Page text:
I have been doing a lot of research on the current trends in the craft beer industry and what trends could look like in 2018. It is critical to understand where the trends will go because they are based off consumer preferences. Listed below are some trends I believe will have an impact on the craft beer industry in 2018.
Experimenting with new beers has been a trend that I believe will continue in 2018 and for many years to come. It is what has fueled the rise of craft beer. Customers are able to try a lot of different varieties of beer at one location.
NE Style IPA’s have started to become the new crave already in 2017. For those who have not yet tried this style of IPA they are hazy, yeasty beers with a mouthful of fruity flavors. They are starting to pop up all over the eastern coast and I believe will become the biggest trend in 2018.
Canning is starting to become more prominent in small, local breweries that can not necessarily afford a canning line. There are now a couple of alternatives which have helped breweries bring cans to their customers. One way they have been able to do this is through Crowlers. Oscar Blues invented the Crowler which is essentially a big can instead of using a Growler made out of glass. Breweries can now purchase a Crowler Machine for around $5,000 and fill up their 12, 16, or 32-ounce cans right there at the brewery. Another way is through mobile canning companies. There are multiple canning companies that will now come to your brewery and can your beers.
What better way to differentiate your brand than through artwork. As more and more breweries emerge, it is important to create a brand that will stand out and relate to customers. Artwork has been seen on many beer cans and bottles featuring different beers. I believe this will continue to be a trend and local artists will help with design for local beer products that emerge.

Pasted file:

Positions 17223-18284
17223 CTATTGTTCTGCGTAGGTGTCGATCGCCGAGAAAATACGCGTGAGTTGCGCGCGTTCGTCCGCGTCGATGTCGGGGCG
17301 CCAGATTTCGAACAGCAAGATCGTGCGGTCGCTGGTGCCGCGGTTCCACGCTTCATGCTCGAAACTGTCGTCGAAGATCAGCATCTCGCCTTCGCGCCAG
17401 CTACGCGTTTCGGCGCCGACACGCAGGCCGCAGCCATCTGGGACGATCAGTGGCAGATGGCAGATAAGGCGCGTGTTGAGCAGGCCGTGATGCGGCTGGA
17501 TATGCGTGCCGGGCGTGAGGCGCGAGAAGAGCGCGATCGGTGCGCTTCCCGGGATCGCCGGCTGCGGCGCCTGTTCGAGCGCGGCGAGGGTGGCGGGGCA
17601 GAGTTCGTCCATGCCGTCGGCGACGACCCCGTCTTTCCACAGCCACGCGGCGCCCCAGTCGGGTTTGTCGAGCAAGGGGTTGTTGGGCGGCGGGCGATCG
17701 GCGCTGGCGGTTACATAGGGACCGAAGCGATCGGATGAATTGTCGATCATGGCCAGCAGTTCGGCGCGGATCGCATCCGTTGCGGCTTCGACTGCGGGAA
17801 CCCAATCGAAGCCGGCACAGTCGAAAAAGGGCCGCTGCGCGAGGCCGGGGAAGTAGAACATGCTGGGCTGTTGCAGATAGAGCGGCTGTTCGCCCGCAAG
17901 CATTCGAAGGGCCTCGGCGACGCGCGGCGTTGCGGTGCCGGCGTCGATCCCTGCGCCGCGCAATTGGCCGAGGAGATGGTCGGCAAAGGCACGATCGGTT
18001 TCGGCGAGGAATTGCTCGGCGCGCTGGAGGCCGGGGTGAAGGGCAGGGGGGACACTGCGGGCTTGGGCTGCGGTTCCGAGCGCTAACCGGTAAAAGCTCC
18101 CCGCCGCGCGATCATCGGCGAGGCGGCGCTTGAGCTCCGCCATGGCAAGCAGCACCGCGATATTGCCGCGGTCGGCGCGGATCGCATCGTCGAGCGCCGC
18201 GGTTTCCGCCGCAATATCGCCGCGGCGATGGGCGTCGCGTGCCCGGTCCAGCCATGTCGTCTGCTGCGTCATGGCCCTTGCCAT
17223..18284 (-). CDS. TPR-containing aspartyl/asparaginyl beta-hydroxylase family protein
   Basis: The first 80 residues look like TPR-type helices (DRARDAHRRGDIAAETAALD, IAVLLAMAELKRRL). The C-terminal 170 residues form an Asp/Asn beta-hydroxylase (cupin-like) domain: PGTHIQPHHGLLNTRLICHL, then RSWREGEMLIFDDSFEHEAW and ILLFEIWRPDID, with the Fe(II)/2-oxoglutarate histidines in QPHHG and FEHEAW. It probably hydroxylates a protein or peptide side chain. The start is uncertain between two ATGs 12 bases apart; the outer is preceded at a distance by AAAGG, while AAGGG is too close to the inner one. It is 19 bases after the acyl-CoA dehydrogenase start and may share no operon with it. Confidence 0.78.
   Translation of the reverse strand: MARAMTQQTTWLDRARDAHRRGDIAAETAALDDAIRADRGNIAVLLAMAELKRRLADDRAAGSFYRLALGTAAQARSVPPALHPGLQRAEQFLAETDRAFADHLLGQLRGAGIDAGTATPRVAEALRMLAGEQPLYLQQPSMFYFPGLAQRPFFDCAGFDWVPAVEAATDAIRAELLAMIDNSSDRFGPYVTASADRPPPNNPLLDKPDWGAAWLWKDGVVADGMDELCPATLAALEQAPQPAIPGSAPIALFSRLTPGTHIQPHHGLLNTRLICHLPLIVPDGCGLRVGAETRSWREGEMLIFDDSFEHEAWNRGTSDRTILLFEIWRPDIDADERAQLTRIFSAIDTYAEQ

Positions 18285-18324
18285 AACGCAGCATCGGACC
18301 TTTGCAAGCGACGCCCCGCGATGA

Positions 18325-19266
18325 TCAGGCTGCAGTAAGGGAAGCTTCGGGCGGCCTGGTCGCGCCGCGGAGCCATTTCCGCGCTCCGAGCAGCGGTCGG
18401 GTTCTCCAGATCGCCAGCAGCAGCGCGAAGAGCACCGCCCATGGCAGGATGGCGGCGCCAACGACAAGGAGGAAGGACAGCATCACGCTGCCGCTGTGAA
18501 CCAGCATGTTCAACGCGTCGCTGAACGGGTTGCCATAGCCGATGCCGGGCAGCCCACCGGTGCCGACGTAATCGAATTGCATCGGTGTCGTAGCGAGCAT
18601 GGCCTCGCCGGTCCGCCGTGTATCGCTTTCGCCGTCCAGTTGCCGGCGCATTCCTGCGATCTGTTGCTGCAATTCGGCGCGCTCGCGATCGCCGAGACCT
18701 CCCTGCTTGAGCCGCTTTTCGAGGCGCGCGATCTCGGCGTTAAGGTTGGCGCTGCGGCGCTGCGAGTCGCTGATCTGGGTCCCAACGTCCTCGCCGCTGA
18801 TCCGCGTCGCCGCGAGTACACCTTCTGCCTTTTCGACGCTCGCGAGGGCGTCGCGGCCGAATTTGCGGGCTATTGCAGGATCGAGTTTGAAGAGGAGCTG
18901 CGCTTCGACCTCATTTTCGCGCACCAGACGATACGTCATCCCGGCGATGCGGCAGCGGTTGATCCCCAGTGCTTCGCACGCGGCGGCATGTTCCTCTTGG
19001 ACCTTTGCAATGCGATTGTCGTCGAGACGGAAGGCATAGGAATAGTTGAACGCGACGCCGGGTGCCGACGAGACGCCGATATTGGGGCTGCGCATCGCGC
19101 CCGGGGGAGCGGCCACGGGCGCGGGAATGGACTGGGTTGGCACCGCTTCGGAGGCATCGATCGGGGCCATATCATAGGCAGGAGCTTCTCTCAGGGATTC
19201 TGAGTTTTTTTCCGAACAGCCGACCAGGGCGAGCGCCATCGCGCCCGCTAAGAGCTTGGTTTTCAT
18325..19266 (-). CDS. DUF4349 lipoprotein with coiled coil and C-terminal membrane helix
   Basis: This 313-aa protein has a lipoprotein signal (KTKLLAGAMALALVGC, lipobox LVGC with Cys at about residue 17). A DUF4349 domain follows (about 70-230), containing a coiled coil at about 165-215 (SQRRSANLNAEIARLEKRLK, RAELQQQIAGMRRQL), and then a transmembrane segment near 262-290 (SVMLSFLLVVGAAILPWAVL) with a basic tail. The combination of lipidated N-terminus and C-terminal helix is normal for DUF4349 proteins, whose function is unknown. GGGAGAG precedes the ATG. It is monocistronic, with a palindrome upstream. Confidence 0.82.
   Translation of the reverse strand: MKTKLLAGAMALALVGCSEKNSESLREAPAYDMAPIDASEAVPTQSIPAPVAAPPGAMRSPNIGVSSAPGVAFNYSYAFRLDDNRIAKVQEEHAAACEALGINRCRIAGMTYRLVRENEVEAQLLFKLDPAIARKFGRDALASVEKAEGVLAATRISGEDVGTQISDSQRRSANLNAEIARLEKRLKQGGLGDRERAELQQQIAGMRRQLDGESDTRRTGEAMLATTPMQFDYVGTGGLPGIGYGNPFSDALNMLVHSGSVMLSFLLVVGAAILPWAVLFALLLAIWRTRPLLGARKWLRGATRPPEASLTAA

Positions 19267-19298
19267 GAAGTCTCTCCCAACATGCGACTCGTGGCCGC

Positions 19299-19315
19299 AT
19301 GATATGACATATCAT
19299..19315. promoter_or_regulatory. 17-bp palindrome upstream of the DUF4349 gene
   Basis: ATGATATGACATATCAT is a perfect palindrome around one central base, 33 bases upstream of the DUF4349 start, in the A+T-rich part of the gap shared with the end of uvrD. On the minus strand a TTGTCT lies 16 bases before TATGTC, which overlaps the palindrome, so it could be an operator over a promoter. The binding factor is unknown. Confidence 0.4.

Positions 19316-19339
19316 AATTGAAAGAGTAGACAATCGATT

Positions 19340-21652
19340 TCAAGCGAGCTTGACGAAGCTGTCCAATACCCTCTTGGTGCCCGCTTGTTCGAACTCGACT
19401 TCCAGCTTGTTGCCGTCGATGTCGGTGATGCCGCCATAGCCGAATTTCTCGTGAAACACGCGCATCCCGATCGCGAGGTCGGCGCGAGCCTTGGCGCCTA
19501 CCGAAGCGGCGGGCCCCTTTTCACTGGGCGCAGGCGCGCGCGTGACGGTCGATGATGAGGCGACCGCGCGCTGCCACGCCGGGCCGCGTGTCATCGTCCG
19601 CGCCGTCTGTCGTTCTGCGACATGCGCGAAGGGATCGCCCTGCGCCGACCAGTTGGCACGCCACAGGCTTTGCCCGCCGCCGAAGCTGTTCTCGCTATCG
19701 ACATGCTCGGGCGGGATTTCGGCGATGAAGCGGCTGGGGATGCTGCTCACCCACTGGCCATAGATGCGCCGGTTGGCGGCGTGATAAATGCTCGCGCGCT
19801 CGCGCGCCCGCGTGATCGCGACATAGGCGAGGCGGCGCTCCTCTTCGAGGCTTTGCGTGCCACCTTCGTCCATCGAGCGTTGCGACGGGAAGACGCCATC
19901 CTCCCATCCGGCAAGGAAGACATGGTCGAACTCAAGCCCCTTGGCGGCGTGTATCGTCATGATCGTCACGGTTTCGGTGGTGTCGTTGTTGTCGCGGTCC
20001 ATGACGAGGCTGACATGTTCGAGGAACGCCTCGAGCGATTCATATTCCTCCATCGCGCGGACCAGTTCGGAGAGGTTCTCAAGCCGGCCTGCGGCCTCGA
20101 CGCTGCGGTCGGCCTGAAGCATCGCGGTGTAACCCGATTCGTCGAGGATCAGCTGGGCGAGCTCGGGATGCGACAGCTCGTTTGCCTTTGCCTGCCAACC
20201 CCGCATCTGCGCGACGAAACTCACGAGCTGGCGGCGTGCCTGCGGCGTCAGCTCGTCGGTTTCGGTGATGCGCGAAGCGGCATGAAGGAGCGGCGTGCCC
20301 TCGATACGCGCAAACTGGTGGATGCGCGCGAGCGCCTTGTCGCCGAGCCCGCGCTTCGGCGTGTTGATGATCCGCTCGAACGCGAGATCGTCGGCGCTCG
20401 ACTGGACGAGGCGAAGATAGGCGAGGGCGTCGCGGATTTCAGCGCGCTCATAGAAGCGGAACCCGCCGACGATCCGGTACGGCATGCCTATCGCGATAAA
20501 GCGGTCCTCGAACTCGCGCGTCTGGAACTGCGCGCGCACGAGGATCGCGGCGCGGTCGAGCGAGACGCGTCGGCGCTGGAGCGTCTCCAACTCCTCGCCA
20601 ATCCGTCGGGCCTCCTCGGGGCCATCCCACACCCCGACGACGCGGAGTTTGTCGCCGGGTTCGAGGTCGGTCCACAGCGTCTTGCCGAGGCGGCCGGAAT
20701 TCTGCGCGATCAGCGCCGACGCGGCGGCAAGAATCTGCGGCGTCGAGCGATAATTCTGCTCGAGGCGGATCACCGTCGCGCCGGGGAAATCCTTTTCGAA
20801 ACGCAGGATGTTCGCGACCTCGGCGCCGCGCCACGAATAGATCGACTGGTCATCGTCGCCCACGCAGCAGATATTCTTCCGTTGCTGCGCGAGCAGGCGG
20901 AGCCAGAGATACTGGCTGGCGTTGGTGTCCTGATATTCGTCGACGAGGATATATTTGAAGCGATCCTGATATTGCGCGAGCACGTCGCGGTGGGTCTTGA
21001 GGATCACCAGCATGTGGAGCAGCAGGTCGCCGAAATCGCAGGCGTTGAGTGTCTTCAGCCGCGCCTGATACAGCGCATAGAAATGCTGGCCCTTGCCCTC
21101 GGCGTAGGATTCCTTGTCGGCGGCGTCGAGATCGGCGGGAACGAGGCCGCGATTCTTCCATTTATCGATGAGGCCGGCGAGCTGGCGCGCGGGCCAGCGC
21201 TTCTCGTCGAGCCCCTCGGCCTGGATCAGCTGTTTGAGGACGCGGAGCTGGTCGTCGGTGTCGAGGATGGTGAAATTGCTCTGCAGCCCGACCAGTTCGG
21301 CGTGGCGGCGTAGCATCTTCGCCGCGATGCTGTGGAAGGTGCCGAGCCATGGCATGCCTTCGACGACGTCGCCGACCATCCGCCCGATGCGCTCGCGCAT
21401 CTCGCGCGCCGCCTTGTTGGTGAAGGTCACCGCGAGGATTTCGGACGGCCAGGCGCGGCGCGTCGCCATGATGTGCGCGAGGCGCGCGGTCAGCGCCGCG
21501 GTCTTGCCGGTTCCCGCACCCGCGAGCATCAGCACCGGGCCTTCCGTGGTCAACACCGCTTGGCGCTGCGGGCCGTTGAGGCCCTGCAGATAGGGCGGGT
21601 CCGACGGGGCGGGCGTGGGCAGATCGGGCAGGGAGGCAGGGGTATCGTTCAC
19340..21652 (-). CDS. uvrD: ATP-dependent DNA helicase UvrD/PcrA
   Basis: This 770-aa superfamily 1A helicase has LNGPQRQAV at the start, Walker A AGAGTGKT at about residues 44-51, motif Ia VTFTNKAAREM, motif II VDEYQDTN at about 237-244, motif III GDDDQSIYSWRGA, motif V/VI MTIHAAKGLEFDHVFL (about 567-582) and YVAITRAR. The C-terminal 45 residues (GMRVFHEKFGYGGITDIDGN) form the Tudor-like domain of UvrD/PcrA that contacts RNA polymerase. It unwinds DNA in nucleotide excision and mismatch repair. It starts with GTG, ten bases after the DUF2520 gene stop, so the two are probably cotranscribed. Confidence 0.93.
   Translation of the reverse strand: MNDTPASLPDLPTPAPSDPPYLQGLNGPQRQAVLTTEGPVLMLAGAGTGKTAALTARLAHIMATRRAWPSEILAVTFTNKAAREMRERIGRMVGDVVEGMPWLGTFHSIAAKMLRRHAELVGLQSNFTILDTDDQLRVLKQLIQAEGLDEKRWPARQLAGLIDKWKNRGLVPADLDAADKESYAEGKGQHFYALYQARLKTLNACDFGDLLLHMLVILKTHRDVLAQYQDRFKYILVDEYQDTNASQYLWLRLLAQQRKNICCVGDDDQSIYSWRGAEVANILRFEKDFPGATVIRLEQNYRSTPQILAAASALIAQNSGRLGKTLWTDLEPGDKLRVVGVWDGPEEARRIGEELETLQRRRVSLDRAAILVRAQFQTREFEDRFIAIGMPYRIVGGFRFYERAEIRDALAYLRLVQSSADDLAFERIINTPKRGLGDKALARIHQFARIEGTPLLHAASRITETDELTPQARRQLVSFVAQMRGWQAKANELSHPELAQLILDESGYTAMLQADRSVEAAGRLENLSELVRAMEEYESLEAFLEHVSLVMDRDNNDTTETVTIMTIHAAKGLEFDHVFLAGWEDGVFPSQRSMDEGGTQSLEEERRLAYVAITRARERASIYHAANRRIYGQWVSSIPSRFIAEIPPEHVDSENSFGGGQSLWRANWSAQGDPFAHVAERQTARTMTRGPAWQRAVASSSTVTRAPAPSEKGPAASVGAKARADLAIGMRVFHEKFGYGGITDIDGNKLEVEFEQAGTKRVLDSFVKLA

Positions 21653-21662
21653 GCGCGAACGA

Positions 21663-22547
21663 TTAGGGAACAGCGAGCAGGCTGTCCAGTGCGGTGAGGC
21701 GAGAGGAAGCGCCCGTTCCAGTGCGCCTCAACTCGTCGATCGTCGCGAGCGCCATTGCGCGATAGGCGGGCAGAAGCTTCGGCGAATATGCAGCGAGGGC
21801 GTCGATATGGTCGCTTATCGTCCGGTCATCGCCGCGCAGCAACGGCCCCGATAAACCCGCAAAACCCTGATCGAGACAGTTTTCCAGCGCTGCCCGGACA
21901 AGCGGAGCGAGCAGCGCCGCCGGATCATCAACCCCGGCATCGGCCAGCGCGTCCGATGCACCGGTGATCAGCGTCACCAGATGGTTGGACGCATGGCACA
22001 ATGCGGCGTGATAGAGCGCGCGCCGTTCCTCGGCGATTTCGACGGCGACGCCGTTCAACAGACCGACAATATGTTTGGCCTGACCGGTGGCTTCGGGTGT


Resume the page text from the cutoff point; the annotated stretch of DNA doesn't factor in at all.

I have seen the trend in my own town of Asheville, NC where every brewery wants to be as close to downtown as possible in order get the foot traffic from locals and tourists alike. This has been a good approach but now breweries have almost created saturation inside their own market by doing so. I can see this happening throughout the United States. It makes sense that cities and downtown areas will be the best location for customers to visit your brewery. As this continues though, I can see breweries stepping outside of the city limits and finding small towns and other places to build a brewery. Breweries will also look to be different by their location or even the structures used. Some breweries have started to utilize train cars, barns and stables, and even other structures such as shipping containers. This trend will only continue as more and more breweries open in the U.S.
The article, “3 Craft Beer Industry Trends Breweries Need to Know”, lists a couple of craft beer trends that could differentiate beer brands. One trend that could catch on are brewery memberships. Perks such as access to early bottle releases, exclusive events and festivals for members only, and guaranteed tickets to brewery events can increase loyalty for the brand and create excitement for customers. It will also add additional revenue streams to the brewery. Another example for differentiating a brewery is through giving back either locally or for certain causes. The article states that seventy-five percent of Millennial's say, “it’s important to them that brands they support give back to society instead of just making a profit.” I have seen this trend with many of the local breweries here in Asheville, NC whether it is giving back to a local charity or informing customers of a cause they are trying to support.
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